Online stores are being hijacked with fake forms to steal credit card details

Credit card information for sale
(Image credit: Shutterstock)

Cybersecurity researchers from Malwarebytes have discovered a new credit card information stealing campaign that uses complex, legitimate-looking payment forms that are very hard to spot for the average user.

The researchers spotted multiple online ecommerce stores being breached, and a modal being placed on top of their actual payment forms. 

The modals are HTML content overlaid over the top of the main webpage, which allows the user to interact with the login forms and notifications without leaving the site.

Hiding in plain sight

The modals look so good, (in some cases even being “better than the original”) that it’s almost impossible for the average user to discover anything amiss. In one of the campaigns, the researchers said, the modal displayed the site’s brand logo, correct language, and “elegant interface elements”.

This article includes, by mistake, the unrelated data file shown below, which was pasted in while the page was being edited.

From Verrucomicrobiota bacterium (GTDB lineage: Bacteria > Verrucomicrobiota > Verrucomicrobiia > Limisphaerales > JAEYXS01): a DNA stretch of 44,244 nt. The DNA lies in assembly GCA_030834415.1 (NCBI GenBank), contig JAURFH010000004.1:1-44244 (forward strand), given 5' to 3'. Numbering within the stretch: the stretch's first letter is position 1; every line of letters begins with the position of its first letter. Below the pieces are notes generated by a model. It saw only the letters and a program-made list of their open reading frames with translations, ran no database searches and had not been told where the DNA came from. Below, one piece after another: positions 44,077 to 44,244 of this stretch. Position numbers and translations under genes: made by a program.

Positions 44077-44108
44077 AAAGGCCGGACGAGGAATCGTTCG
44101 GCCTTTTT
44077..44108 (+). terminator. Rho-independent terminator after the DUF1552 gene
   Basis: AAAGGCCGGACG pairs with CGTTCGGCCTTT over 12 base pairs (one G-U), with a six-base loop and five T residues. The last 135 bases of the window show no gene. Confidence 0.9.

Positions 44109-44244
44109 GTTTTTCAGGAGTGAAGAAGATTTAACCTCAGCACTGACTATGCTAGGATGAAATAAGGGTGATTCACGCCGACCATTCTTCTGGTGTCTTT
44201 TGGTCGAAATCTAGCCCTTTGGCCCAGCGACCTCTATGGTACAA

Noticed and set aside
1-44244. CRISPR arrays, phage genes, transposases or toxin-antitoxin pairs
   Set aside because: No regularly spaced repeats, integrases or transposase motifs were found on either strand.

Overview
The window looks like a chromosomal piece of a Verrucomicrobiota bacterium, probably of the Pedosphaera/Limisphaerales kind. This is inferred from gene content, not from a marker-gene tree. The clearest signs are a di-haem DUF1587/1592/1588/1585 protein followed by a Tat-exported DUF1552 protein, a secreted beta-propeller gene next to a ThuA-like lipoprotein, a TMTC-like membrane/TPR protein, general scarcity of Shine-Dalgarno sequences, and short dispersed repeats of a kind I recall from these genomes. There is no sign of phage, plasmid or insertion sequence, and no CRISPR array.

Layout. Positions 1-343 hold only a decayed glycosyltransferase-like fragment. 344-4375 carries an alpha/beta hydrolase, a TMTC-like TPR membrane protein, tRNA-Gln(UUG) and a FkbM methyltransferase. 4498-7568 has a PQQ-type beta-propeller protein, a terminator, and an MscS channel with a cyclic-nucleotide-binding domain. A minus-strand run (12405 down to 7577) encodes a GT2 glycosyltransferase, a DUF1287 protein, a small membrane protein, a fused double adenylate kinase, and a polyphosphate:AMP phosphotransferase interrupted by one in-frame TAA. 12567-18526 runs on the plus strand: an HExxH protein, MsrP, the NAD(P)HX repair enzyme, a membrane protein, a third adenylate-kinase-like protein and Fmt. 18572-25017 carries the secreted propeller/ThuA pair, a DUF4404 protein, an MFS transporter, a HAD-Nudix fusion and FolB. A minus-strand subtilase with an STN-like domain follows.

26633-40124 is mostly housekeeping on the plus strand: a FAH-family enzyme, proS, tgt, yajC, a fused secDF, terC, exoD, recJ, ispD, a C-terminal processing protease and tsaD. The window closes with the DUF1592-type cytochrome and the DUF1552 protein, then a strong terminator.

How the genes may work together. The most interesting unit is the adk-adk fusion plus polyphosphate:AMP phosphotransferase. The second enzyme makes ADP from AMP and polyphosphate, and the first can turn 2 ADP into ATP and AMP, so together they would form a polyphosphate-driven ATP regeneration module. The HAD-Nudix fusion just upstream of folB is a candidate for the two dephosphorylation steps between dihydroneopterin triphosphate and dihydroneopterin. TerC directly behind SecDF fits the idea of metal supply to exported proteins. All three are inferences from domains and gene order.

Victims who try to buy something from these compromised websites would get a bogus error message which would redirect them to the actual payment URL to try and repeat the payment. That way hackers made sure their modals remained inconspicuous for as long as possible. The hackers would also plant a cookie on the endpoint of the victim, in order to prevent duplicate entries.

When it comes to discovering who the threat actors behind the campaign are, the jury is still out. Malwarebytes’ researchers speculate that it might be MageCart. However, they also said one of the victims was compromised by the Kritec campaign, which is a JavaScript skimmer Malwarebytes first found on Magento stores more thana year ago.

"It is possible multiple threat actors are involved in those campaigns and customizing skimmers accordingly," reads the report. "While many hacked stores had a generic skimmer, it appears the custom modals were developed fairly recently, maybe a month or two ago."

It seems we might have to go back to one-time private cards with charge limits, to prevent our hard-earned money from getting into the wrong hands.

Via: BleepingComputer

Sead Fadilpašić

Sead is a seasoned freelance journalist based in Sarajevo, Bosnia and Herzegovina. He writes about IT (cloud, IoT, 5G, VPN) and cybersecurity (ransomware, data breaches, laws and regulations). In his career, spanning more than a decade, he’s written for numerous media outlets, including Al Jazeera Balkans. He’s also held several modules on content writing for Represent Communications.